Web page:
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In theory, the Fair Labor Standards Act (FLSA) is supposed to ban child labor, create a 40-hour workweek, and set the standards for minimum wage. Established in 1939, this law counters rampant workplace abuse. Unfortunately, nearly a century later, the FLSA does not live up to its promise.

Many individuals are still struggling to receive fair pay. It may seem as though all the laws on the books throughout America would prevent employers from taking advantage of disabled workers, but unfortunately, this isn’t the case.

Workers with Disabilities Receive Subminimum Wages

The problem stems from a single clause in the FLSA, which excludes people with disabilities from getting the state's minimum wage. Even in 2018, employers can still pay workers pennies a day. From Michigan to Vermont, many legal entities are now challenging this law. Despite the criticism, the FLSA's disability clause is still on the books.

Some non-profit, state and local workshops deliberately hire disabled workers to work for less than the minimum wage. These institutions say that they are helping people with disabilities prepare for a typical job. Advocates argue that these training programs are a way to get cheap labor. Since these are unskilled jobs and require just menial work, they do not train employees for the broader workforce.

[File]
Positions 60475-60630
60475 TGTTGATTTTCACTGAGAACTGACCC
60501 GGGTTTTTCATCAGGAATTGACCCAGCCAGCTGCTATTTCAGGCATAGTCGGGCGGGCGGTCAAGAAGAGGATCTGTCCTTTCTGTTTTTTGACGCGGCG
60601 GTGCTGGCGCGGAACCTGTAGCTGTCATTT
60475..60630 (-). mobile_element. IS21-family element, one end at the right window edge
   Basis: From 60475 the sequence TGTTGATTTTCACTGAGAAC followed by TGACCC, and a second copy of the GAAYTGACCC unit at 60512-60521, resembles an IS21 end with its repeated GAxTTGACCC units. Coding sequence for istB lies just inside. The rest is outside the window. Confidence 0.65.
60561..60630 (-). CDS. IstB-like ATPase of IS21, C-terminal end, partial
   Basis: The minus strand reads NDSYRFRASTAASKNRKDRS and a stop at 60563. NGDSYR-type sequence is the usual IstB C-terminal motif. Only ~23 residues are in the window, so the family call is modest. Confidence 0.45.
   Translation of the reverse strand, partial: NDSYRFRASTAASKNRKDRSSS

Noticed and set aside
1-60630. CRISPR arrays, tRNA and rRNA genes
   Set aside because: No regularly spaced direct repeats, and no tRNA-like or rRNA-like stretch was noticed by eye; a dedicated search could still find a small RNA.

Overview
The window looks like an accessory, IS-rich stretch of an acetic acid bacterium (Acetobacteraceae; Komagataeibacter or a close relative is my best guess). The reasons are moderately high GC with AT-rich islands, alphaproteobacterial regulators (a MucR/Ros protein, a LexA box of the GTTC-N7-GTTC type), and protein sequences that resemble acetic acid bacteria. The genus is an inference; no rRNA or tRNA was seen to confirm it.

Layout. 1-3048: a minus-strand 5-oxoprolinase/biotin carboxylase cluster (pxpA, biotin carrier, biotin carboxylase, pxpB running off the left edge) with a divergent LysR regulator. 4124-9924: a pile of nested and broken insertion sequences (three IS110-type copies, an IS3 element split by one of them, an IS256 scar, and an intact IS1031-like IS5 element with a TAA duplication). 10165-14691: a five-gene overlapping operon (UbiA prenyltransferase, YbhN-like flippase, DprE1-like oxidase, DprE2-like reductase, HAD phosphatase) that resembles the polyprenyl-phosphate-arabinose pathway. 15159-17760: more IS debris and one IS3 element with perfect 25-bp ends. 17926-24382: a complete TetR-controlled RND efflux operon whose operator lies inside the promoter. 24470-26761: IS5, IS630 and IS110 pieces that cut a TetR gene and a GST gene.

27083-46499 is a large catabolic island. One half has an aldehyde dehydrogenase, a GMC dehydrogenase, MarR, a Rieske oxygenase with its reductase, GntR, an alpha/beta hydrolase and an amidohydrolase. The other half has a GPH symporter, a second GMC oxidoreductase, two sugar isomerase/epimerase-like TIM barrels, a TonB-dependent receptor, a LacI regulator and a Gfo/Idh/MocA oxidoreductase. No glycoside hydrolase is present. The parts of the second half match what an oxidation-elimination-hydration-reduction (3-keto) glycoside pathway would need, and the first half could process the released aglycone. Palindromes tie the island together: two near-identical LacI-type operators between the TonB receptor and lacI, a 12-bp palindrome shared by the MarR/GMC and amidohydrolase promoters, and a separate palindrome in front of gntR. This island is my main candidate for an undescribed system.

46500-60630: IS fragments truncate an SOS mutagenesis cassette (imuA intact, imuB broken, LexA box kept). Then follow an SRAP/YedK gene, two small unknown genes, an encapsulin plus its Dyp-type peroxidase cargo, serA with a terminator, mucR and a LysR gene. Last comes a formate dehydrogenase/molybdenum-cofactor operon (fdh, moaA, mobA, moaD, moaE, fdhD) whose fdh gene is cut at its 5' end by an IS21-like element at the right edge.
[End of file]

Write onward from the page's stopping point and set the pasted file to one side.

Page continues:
What Employees Can Do

Section 14 (c) of the FLSA says that employers can pay wages below the federal minimum wage to workers who have a disability. To take part, the employer has to get a certificate from the federal government's Wage and Hour Division.

In theory, the employee's wage is calculated by a test like a time/motion study. If an average employee produces ten buckets in an hour, a disabled employee receives just ten percent of the minimum wage for producing one bucket in an hour. Unfortunately, these studies can be manipulated. One investigation a nonprofit in Maine found that companies made math errors when computing the wage.

Right now, 2,065 employers pay less than the minimum wage. The United States has 228,693 workers who are covered by Section 14 (c). While advocates are trying to get the law repealed, their efforts have not made any progress. Thousands of workers are underpaid deliberately or unintentionally. When someone is being forced to work off-the-clock or is underpaid, the only recourse is through the legal system. Employers take advantage of disabled workers because they can, but employees can change this situation by seeking legal help.

Fight for Your Wages with a Michigan Employment Lawyer

Everyone deserves to be paid fairly. If you feel that you are a victim of improper pay at your place of work, an experienced disability discrimination attorney may be able to fight for the compensation that you deserve. The attorneys at the Michigan Legal Center work around the clock to ensure the rights of disabled individuals involved in unjust workplace treatment. With over 20 years of experience helping citizens of Michigan, we are prepared to take your case. Contact (877) 425-0743 for your free case evaluation.

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